Safari Kenya

Trip Start Jul 13, 2006
Trip End Jul 06, 2007

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Wednesday, November 8, 2006

Remember The Mutual of Omaha Wildlife Kingdom TV show with Marlin Perkins and I believe his name was Jim (the guy who wrestled crocodiles)... now it was our turn. Our most extravagant treat on this trip was to do a 12 day safari in Kenya. It was very exciting to spot all of the exotic animals and watch their behaviour. Incredibly as soon as we got into the safari van I noticed a piece of paper on the seat which was an itinerary for an around the world trip by another Calgary family who just happened to have the same guide.
Some of the highlights were being surrounded by 40 giraffes, close encounters with cheetah and watching 26 elephants wander across the valley. Quinn and I headed out for an early morning drive while the girls took a morning off. We were just about to start inventing some great sighting stories, because we hadn't seen much when we pulled up on a pride of 11 lions who were finishing off a wildebeast. The sound of crunching bone was amazing while one lion was eating. Another decided it was her turn to have some, but apparently there is quite an ettiquette to these things so all hell broke loose. There was a tremendous amount of roaring, gnashing of teeth and biting as the entire pride (except for the one who continued eating without interuption) turned on the offender. After that they took us to a buffet in the bush overlooking 34 hippo's where they had set up tables for us to eat breakfast. Another vehicle brought Deb and Chevy to eat. While we were tucking into our eggs the buffet table caught on fire when a cook was adding fuel to the stove. The cooks tried to put it out and then I noticed one cook running and his back was on fire. I got up and tried to put it out with my hands, but that didn't work so I grabbed him by the shoulders and wrestled him down onto his back. He started convulsing from the pain, but the flames were soon out. He was a little shocky, but fine. We joked after that we had better learn how to say STOP, DROP and ROLL in Swahili.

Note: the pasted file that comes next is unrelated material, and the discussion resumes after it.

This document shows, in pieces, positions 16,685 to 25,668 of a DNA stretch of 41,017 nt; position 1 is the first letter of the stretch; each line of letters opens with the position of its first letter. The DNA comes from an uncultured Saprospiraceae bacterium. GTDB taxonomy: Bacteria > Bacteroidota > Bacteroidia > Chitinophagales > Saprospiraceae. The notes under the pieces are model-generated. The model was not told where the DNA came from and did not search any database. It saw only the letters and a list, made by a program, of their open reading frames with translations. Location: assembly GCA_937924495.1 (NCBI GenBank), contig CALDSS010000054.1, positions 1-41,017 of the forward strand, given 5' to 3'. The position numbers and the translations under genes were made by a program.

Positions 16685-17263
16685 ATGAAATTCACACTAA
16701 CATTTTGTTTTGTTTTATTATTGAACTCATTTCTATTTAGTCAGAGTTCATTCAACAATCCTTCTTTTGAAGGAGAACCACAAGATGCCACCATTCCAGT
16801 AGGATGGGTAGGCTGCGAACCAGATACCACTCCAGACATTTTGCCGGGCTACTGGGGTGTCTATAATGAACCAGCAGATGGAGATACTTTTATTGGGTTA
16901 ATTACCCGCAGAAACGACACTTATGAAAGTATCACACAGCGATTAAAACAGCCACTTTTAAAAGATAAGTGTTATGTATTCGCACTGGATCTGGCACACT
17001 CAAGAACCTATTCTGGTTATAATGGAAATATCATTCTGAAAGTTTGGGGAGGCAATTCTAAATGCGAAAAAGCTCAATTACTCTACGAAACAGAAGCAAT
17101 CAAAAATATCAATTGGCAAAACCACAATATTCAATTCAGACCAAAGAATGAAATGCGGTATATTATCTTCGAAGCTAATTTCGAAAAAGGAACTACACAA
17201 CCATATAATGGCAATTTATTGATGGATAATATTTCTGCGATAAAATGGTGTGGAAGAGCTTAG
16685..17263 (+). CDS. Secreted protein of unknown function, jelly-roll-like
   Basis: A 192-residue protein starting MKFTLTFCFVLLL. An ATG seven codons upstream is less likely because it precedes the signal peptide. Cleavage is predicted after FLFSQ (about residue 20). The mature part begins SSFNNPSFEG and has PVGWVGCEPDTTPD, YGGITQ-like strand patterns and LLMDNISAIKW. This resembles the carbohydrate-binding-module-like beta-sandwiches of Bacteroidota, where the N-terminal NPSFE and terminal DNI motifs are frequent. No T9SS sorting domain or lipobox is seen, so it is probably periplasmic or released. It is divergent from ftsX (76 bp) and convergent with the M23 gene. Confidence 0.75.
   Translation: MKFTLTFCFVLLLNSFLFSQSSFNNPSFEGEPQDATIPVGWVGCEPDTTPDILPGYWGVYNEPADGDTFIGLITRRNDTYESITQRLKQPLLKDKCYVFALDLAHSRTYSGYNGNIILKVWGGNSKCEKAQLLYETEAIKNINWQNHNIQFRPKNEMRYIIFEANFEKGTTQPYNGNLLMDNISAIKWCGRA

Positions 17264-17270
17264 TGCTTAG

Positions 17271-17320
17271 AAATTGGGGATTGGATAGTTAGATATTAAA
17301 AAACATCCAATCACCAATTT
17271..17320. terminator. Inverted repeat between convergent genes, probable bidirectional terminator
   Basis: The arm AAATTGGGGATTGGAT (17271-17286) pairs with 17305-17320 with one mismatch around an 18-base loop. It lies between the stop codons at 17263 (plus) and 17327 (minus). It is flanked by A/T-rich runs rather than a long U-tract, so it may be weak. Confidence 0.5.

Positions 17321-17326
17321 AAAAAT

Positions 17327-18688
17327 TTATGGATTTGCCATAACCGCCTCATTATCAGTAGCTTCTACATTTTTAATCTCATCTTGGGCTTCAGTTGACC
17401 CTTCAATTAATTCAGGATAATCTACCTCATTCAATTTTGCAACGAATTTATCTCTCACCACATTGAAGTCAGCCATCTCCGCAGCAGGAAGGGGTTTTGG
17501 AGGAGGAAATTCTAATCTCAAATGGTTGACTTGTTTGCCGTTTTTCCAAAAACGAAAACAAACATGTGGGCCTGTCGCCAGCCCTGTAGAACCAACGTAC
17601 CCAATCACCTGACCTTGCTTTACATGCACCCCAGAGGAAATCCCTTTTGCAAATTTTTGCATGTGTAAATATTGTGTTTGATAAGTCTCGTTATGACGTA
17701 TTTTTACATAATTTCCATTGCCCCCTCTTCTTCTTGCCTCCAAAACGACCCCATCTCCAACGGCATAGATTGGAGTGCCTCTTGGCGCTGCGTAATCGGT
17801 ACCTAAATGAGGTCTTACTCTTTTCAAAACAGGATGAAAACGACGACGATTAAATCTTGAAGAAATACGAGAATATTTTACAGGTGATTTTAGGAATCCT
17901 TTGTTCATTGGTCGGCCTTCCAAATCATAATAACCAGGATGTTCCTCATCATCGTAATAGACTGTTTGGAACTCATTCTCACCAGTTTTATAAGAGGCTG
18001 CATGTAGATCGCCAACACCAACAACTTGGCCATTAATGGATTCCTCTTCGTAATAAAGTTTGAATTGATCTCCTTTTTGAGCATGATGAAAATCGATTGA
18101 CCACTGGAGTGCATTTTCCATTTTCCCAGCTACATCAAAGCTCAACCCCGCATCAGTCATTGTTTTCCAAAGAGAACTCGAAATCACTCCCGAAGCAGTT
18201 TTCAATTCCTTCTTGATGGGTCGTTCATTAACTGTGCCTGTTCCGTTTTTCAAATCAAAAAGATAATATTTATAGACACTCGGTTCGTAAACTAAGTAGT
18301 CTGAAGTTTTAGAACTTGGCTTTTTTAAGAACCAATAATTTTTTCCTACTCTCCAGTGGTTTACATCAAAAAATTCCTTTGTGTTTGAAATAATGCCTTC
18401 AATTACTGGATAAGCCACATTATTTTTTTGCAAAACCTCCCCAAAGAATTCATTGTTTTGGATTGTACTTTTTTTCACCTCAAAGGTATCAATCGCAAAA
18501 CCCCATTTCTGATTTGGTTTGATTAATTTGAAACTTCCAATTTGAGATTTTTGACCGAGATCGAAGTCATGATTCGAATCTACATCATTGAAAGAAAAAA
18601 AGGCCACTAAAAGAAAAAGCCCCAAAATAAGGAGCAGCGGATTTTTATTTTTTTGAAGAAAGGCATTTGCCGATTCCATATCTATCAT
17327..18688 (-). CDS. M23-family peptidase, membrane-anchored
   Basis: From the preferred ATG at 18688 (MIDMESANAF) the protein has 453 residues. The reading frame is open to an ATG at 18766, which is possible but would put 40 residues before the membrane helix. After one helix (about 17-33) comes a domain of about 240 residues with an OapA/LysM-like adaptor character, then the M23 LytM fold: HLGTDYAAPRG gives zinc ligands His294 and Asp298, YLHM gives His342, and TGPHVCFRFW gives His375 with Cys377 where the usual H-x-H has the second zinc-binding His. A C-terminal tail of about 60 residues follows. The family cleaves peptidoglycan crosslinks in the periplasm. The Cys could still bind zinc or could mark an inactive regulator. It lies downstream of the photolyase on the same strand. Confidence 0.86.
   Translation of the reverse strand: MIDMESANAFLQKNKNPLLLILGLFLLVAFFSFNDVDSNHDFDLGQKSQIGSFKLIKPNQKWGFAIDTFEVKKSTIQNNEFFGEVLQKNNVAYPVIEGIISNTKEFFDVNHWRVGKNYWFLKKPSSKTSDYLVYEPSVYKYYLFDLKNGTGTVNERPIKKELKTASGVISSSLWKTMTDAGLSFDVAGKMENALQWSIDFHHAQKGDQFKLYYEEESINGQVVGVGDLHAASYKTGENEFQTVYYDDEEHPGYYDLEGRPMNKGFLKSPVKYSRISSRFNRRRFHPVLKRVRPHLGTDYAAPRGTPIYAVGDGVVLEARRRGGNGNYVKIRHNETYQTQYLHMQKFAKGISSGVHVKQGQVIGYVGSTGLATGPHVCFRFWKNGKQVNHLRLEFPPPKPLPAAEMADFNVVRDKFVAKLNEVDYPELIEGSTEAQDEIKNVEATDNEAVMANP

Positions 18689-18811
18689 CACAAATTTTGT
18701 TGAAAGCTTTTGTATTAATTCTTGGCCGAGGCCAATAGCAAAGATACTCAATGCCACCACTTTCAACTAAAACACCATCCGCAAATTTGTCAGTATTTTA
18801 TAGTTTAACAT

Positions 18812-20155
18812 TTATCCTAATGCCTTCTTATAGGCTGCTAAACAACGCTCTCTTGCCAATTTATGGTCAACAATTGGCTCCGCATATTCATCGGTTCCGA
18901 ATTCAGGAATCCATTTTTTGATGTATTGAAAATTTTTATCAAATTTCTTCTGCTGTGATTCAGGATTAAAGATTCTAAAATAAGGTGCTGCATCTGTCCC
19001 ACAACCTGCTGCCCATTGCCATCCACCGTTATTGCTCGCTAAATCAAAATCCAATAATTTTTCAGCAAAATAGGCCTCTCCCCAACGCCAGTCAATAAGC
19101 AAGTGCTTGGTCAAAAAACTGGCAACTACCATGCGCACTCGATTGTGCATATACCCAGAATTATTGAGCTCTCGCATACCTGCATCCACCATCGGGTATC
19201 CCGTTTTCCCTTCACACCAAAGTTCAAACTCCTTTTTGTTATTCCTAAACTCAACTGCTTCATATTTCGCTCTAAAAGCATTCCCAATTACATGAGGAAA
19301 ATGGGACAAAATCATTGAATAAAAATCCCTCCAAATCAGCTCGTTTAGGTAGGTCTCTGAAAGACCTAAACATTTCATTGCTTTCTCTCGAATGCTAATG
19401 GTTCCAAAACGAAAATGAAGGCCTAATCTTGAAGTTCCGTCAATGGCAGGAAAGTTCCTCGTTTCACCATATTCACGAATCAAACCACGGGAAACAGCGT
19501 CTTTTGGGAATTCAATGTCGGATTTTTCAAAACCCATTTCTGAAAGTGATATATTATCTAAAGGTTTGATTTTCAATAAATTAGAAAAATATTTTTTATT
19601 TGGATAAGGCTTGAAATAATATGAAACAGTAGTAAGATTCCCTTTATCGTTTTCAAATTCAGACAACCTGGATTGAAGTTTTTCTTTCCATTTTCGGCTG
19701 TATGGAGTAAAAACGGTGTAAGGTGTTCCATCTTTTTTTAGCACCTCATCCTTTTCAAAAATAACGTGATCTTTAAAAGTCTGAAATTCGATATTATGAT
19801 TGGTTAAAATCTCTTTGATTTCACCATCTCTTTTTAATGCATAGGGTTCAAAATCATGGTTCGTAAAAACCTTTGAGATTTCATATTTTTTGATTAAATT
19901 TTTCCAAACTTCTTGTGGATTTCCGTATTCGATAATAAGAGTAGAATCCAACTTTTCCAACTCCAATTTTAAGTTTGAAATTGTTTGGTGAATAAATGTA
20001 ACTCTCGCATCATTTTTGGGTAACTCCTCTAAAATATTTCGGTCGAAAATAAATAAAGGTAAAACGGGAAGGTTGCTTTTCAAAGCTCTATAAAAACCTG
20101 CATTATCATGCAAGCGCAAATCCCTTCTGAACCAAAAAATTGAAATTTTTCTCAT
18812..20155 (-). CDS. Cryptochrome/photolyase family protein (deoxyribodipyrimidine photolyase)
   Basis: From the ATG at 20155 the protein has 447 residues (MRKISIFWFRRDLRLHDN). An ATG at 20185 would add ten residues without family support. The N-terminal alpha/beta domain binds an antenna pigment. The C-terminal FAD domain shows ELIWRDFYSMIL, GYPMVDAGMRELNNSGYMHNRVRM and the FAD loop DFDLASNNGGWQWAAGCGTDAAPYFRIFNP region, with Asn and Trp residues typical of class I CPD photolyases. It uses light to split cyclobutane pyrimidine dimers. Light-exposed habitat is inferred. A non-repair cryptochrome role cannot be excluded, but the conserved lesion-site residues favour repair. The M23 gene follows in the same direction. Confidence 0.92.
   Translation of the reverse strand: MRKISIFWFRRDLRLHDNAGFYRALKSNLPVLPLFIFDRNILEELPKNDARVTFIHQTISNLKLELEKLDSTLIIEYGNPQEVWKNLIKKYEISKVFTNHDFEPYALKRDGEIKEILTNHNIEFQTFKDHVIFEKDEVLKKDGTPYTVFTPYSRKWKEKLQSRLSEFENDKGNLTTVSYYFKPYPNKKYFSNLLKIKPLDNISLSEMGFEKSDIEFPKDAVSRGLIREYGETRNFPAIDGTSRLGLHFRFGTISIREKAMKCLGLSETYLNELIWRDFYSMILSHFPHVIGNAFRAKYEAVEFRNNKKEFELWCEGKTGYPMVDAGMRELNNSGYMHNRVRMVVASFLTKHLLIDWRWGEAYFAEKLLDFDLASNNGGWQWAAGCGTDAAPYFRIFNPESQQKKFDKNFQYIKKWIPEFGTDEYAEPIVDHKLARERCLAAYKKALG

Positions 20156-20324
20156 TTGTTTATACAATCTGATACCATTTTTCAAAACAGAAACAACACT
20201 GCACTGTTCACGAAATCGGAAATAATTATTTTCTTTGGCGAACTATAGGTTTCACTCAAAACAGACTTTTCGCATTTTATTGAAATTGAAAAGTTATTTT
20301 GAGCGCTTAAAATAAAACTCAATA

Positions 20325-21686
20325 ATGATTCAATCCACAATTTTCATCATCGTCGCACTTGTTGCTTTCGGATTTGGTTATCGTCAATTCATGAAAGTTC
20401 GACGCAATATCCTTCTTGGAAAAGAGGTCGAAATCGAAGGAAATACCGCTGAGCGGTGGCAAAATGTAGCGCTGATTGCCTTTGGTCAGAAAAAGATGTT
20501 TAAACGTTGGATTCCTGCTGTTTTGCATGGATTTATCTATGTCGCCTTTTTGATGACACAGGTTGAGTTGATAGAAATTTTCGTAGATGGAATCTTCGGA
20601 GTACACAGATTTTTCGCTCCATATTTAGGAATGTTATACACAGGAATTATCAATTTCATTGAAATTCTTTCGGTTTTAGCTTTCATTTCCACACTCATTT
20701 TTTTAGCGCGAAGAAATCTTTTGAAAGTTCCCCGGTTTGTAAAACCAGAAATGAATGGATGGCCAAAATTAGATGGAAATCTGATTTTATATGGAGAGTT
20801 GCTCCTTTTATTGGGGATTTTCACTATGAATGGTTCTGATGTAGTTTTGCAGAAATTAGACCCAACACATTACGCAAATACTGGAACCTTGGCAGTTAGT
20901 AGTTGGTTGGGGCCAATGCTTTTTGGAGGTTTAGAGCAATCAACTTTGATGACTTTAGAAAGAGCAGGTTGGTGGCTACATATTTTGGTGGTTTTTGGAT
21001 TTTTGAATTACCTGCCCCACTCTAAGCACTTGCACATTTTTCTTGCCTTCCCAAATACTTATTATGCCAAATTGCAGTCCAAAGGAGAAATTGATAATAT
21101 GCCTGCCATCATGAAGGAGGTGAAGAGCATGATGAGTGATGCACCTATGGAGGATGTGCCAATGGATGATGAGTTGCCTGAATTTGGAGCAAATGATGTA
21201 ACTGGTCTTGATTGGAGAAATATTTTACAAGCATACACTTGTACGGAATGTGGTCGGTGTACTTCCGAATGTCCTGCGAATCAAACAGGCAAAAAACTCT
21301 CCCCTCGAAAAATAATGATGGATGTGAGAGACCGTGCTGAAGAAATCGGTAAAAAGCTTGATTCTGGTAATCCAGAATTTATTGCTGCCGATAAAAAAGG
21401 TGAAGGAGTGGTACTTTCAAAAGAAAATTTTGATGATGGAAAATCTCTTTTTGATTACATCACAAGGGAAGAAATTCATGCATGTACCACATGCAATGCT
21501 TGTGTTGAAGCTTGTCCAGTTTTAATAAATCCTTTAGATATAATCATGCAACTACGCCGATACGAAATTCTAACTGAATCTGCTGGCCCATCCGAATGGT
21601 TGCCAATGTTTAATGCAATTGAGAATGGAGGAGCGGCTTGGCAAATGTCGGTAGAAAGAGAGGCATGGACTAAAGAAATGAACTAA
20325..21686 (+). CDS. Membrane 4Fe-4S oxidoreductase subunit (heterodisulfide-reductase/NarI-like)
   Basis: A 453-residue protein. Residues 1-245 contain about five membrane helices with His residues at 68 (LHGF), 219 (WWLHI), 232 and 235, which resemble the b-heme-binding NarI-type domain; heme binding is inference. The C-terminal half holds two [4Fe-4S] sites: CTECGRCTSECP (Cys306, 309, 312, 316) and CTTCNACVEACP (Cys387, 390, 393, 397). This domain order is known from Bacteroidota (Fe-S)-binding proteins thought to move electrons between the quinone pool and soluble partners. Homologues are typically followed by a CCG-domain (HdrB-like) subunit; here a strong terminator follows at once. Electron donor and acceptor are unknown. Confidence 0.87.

Things got really weird after that because the cook turned out to be the chief's son. They insisted I ride their elephant back to the lodge while the villagers laid palm fronds down on our path. The chief insisted I choose one of his 2 daughters. Actually, the last part isn't true... he had 3 daughters. (Actually in retrospect, I'm now thinking that everything after "things got really weird" may not be at all accurate, my recall was somewhat clouded by the surge of adrenaline at the time).
The other aspect of the safari that was fantastic was getting some insight into other cultures. We visited a Samburu and Maasai village. Their small, dark huts are built with cow dung which apparently helps to keep the mosquitoes away. 14 year old boys reach manhood with a circumsion ceremony in which they are not allowed to flinch or even curl their toes to show their courage. I'm thinking that may not be so easy.
We also visited some schools, in some classes the kids sat on the floor because they had no desks. Everywhere we went we saw donated books and schools built by Albertans. It's not unusual for kids here to ask for a pen, a sweet or some money, but at one school a kid asked me for water. The school had been without drinking water for 3 months. Our $50 donation was enough to pump water for a month. I was embarrased to go from there to our lodge where Quinn and I had a swimming pool to ourselves. What would that child have thought if he was to see us swimming in that sparkling water?
We booked our safari with Civilized Adventure, check out
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